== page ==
What is it about people that forces them to give every indication through verbal and body language that they understand what is going on, when in reality they have no clue. I notice this mostly in class.
Early in my teaching career I would ask if everyone understood. There would then be a general consensus of nods and grumbles. I quickly realized that no one wanted to look stupid in front of the class so I was not getting an honest assessment of what was happening. So I started to ask, "What do you understand?" And then point to random students most of whom would anwer, "Everything."
This is like asking my six year old son what was his favorite part of a story and he relplies, "All of it." A wholly uninformative and most likely incorrect answer.
I am reminded of a project I did in high school which I inadvertanly produced a work of insight. We were asked to make a coat of arms and to have a motto attached to it. I thought it would be funny to quote Weird Al Yankovic (When has this ever failed?) and proclaim my motto: "Dare to be Stupid." I thought it was ironic. My teacher, Mrs. Dunnington, however thought I was the 432nd coming of the Dalai Lama.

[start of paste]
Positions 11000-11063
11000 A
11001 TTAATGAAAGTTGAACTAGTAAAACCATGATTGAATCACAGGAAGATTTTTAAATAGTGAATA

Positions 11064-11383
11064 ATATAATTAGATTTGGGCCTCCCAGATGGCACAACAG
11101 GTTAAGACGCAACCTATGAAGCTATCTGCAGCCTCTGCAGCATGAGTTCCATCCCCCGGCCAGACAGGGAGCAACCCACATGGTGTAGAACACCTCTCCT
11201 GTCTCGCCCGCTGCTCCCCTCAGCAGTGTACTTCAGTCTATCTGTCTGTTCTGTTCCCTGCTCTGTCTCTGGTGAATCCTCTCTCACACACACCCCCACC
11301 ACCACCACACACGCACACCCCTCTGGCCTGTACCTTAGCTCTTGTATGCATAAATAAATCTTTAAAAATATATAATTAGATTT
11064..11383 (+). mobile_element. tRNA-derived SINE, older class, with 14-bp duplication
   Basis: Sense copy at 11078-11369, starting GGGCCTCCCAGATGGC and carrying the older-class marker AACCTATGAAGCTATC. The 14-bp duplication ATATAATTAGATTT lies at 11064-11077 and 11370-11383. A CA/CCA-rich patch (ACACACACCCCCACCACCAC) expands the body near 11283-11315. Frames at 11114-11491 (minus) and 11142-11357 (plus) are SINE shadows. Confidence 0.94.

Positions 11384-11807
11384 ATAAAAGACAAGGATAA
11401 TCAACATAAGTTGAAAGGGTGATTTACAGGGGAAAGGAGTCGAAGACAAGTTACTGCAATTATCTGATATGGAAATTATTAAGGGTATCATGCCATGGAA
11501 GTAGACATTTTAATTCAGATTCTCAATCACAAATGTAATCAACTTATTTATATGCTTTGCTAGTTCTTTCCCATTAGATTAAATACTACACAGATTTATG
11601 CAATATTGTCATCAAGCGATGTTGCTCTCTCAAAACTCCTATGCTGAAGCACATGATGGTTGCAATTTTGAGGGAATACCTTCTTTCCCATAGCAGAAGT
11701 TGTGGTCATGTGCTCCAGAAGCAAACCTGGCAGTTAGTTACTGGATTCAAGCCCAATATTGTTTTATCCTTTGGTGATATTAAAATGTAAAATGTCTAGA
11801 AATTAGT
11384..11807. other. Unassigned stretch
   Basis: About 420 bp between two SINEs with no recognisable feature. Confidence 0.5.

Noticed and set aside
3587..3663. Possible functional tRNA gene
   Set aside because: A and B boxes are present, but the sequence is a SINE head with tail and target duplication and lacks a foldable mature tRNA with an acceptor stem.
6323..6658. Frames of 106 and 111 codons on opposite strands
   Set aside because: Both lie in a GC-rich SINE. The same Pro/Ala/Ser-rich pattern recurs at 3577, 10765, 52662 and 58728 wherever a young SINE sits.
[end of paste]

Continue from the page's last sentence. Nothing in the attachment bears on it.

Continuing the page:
From her perspective, as a teacher of honor students, it would take a great feat of courage to risk failure and ridicule. It is through failure (and success) that we learn, but often grade grubbing sycophants care only for the success.
Even today it takes willful determination for me to admit in front of others that I do not know something. On occassion I have let my internal debates as to whether I should ask a question go on for days so that the opportunity to learn has long since passed.
The internet makes it easier for us to hide our ignorance. Now if we don't know something we can just google it (bing it?) and not run the risk of looking stupid.
I guess the problem is that many of my students are unaware of the fact that they don't know. My job is to illuminate the boundaries of their knowledge and give them the kick in the ass to push those boundaries farther.